In this vein, the “because X” expression recently celebrated by the American Dialect Society as the word of 2013 is just more of the same. “ ‘Five Second Rule’ May Be Real, Because Science,” a blogger noted recently. The usage has a specific meaning, implying a wariness toward claims of scientific backing that all readers presumably understand when, in this case, it comes to whether we can actually always feel safe eating food off the floor. We consider the views of others, we step outside of our own heads. “Because X” is another new way to say “we’re all in this together.”


HBO

In These Times
Game of Thrones Could Have Been Much Worse
Sady Doyle

In the summer of 2011, I spent a week or two reading George R.R. Martin’s popular book series A Song of Ice and Fire. It was an act of desperation: I was unemployed, I had no money, I had run out of things to read and re-read, and I could get my hands on Martin’s books for free. I read George R. R. Martin rather than real books for the same reason that broke college students eat ramen noodles rather than real food. It was all I could afford, and I was hungry.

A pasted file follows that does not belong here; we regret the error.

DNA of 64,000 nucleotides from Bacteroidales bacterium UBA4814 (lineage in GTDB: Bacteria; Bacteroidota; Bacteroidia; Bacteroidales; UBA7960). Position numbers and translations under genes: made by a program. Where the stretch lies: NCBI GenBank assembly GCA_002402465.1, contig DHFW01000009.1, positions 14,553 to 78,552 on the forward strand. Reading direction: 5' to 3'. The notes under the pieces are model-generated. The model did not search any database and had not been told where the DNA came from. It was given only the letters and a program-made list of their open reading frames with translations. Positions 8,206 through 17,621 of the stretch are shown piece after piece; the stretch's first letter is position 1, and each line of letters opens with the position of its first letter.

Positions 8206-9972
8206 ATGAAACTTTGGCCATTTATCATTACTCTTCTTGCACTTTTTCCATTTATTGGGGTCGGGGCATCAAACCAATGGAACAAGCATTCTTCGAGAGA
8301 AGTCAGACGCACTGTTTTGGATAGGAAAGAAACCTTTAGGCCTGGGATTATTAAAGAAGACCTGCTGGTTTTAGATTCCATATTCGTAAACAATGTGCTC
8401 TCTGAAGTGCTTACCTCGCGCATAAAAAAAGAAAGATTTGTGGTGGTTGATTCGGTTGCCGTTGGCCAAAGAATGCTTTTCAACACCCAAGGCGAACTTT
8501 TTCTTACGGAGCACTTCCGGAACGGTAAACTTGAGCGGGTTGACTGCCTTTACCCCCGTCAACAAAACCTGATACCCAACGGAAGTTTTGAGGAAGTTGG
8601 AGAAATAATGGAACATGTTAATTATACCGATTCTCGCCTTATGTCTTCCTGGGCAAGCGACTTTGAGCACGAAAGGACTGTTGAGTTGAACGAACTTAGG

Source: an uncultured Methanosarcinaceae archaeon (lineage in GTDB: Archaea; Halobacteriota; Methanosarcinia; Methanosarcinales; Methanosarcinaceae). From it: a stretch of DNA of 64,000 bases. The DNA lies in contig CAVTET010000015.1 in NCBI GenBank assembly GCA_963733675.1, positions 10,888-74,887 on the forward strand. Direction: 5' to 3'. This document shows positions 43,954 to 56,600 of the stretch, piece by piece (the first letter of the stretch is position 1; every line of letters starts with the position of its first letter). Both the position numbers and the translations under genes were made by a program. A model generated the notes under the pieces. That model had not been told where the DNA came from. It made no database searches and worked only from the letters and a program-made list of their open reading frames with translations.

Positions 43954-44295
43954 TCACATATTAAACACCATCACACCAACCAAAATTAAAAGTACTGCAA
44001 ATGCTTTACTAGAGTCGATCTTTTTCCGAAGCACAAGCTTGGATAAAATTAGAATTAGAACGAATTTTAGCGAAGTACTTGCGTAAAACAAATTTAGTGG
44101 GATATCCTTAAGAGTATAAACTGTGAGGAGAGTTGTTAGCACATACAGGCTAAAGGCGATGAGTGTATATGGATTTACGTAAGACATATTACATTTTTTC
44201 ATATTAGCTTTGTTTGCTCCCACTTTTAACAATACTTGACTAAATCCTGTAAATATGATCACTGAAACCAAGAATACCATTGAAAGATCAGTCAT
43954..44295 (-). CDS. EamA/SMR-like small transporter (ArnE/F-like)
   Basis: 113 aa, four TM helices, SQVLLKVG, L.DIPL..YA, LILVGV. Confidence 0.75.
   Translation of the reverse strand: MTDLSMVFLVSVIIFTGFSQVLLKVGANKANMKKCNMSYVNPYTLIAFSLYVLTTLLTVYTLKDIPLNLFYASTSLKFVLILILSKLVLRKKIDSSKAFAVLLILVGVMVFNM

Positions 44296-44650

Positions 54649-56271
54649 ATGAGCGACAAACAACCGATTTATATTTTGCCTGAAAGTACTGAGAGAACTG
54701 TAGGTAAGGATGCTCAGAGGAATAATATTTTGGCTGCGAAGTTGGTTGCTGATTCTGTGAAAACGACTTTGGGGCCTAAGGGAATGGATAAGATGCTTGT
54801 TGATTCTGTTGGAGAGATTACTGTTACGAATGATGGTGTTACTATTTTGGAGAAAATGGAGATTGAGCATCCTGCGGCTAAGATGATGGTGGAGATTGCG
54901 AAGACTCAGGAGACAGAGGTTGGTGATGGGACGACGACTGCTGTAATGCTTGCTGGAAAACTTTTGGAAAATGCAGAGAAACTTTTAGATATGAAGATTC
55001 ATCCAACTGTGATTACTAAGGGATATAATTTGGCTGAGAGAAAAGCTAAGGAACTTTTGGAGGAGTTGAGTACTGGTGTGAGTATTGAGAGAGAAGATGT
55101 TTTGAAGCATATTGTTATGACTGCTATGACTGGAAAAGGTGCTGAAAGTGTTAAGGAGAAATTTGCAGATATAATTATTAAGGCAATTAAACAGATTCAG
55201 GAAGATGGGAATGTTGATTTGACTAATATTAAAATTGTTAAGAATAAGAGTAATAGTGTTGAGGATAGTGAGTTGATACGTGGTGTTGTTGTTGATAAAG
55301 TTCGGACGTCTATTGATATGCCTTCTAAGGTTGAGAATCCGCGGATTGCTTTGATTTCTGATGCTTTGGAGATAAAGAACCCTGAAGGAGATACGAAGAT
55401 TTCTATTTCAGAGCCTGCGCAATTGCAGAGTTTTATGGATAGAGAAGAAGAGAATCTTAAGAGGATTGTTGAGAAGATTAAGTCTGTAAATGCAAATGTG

Well, I paid for my mistake. I walked away from the experience entirely confused (and borderline-disgusted) by the series’ popularity. This best-selling American book series read like the hideous mutant offspring of a Dungeons and Dragons manual and a Penthouse letter written by someone’s creepy uncle. Worse yet, merely pointing out some of the series’ problems—which I did on my blog, the more fool I—induced some of the most prolonged, irrational, comically over-the-top fan defensiveness I’d ever seen on the Internet. By the time I was finished with A Song of Ice and Fire, I was confident I would never want to think about George R. R. Martin again. Which makes it all the stranger that I actually tuned in for last night's premiere of the HBO adaptation, “Game of Thrones,” and that I’ve developed a grudging respect for the series. A Song of Ice and Fire is a terrible book series that makes for very good television. And it’s succeeded largely by correcting George R. R. Martin’s mistakes.